The take away of this table is that the smoke does not seem to play a crucial role to explain the situation that Italy is experiencing. There are not so great differences between Italy, Spain, France, Germany, and China. However, it can be observed that the nations with low percentage of smokers are at the bottom of this table: for instance, Japan has a lower percentage which would fit with a better situation regarding the percentage of deaths.
However, there are again two clear incongruences: Iran has a low percentage of smokers but it places second for percentage of deaths (see Table 2). Indonesia is the country with the highest percentage of smokers but it places at the last position in terms of cases of COVID-19 (see Table 2).
Therefore, I decided to continue the analysis with other factors: the obesity rate and the alcohol consumption (see table 5).
The first surprising information is the value of Iran: second nation with respect to the obesity rate, just behind the United Kingdom (UK). Therefore, this “young country” (see table 3) and “with few smokers” (see table 4) shows one of the highest factors, that could justify its high position in terms of rate of deaths.
The other interesting information is about Japan: an “old country” (see table 3) with a “good number of smokers” (see Table 4) but the one with the lowest value of obesity. The low value of this factor justifies its low position in terms of rate of deaths.
Interestingly, it is worth to remark that all eastern Asian countries (China, Korea, Japan, Singapore and Indonesia) show the lowest values for the obesity rate among all other countries. This would also explain the Singapore case: a country currently with low rates of cases of COVID-19, zero deaths, but with the highest population density and with one of the busiest airport. The latter are two factors that should have enhanced the contagion´s spread.
Coming back to table 5, the alcohol consumption data are also interesting. The source of this data is a WHO report published in 2014 (https://www.who.int/substance_abuse/publications/global_alcohol_report/msb_gsr_2014_3.pdf).
Looking directly at the wine consumption, it is worth to note that Italy and Iran have a high rate, significantly higher than the other countries, except than for France. China and Korea do not fit the correlation with the rate of deaths. However, they are also showing very low values for the obesity rate, comparing with the European countries.
In any case, I feel confident to state that both factors (obesity rate and alcohol/wine consumption) play a role in the different rates of deaths among the selected nations. At least, using these factors, it is possible to explain the specific situation for Iran and Japan, addressed in the first part of this article.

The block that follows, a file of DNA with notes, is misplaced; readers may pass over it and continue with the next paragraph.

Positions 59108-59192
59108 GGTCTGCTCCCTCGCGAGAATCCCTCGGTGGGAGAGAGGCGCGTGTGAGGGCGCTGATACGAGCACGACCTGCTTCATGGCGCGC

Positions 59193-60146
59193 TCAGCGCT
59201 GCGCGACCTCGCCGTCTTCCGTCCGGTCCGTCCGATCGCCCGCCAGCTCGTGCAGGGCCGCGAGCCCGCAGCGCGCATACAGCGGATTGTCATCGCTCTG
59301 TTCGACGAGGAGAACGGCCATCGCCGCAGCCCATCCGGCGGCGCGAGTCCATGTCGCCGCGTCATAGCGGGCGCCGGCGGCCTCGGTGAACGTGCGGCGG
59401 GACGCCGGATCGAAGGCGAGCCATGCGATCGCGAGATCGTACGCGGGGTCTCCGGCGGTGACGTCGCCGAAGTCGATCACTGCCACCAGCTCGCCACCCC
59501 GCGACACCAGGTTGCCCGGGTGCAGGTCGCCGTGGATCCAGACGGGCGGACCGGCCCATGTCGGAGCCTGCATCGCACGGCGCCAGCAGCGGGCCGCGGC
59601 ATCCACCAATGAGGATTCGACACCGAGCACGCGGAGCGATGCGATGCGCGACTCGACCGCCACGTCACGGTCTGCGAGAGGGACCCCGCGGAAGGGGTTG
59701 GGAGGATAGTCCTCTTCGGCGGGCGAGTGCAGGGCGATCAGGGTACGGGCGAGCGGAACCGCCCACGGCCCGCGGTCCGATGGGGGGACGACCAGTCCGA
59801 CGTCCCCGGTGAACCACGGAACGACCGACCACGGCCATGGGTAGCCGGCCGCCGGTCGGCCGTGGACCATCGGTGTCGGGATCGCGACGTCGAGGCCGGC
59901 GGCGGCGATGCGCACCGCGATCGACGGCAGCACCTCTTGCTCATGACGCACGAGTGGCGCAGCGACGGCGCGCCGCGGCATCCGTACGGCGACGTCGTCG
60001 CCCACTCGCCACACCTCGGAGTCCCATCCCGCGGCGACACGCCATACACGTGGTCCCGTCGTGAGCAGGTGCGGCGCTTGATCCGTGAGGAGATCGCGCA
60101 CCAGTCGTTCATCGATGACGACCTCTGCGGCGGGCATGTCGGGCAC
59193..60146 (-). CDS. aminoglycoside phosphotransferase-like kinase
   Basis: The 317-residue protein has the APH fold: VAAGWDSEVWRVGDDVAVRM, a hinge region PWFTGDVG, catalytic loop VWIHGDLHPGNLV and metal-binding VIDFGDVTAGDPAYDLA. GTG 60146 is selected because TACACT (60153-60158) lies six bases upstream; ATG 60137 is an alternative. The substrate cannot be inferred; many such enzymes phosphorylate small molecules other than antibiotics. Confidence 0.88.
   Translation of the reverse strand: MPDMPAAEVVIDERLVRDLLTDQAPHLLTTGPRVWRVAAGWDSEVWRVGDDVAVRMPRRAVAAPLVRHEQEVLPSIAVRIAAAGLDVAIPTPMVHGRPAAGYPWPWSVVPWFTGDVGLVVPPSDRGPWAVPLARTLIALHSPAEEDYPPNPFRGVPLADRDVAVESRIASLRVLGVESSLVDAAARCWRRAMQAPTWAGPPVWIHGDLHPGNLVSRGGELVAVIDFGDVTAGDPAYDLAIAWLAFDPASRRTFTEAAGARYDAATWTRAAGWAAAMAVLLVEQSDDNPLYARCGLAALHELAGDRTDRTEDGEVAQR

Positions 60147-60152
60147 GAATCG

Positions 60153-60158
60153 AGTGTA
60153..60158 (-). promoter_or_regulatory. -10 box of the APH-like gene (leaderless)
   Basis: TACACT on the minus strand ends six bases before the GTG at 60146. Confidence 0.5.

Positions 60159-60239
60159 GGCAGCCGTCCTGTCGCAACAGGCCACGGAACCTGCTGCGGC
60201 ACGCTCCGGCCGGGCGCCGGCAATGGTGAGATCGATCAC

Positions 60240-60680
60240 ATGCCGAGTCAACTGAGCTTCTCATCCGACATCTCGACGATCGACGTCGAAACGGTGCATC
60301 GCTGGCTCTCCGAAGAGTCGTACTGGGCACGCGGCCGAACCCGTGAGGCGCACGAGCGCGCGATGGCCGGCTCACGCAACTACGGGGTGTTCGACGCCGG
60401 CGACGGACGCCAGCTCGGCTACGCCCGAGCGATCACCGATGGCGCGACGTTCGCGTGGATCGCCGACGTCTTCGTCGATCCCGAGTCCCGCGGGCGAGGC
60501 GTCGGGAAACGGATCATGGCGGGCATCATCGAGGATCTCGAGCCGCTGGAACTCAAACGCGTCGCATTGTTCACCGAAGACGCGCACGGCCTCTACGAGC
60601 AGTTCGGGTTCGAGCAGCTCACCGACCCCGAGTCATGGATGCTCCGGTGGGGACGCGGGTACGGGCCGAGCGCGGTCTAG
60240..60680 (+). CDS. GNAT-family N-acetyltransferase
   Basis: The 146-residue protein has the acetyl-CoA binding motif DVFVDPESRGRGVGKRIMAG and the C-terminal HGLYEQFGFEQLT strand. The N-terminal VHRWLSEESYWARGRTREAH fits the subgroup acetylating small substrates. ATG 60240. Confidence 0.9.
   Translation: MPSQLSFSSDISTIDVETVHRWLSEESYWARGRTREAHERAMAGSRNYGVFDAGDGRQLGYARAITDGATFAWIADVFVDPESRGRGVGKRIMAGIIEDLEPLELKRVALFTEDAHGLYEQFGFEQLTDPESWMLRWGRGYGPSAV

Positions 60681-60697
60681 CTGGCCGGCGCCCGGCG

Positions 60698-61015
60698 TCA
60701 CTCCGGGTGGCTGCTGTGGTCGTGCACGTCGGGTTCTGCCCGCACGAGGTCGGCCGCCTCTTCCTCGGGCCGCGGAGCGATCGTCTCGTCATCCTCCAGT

The last aspect I decided to investigate is the following: why Italy and Spain have the fastest contagion´s spread compared to the other European nations? Looking to the former factors (age, smoke, alcohol and obesity rate), the European nations show the worst overall values. There are differences among them, but none is so high to justify a different behavior regarding the spread of the virus and the fatality impact. Now, since I am a runner and I like practicing sport with a strong persuasion that it helps dramatically to stay health on a daily basis, I decided to investigate the data connected to the practice of sport in the different European nations.
In this case, as data source, I used those available in the European Community website (https://ec.europa.eu/eurostat/statistics-explained/index.php/Statistics_on_sport_participation) and those from OECD (Organization for Economic Co-operation and Development), that indicate the amount of expenditure on health pro capite (https://data.oecd.org/healthres/health-spending.htm).
Both set of data are displayed in Table 6.
The result is evident and it does not require many interpretations: Italy shows the lowest percentage (27%) of people who practice sports at least once per week. Spain is second-last with 47%, while Germany is at the top with 67%. It might be a case but this classification is inversely proportional to the number of deaths per country (see table 6).
Moreover, Spain and Italy are also the nations with the lowest expenditure on health pro capite (see table 6).
In conclusion, this analysis supports the persuasion that the people and the nations at risk are those with a population:
- With a high rate of over 65;
- With a high obesity rate;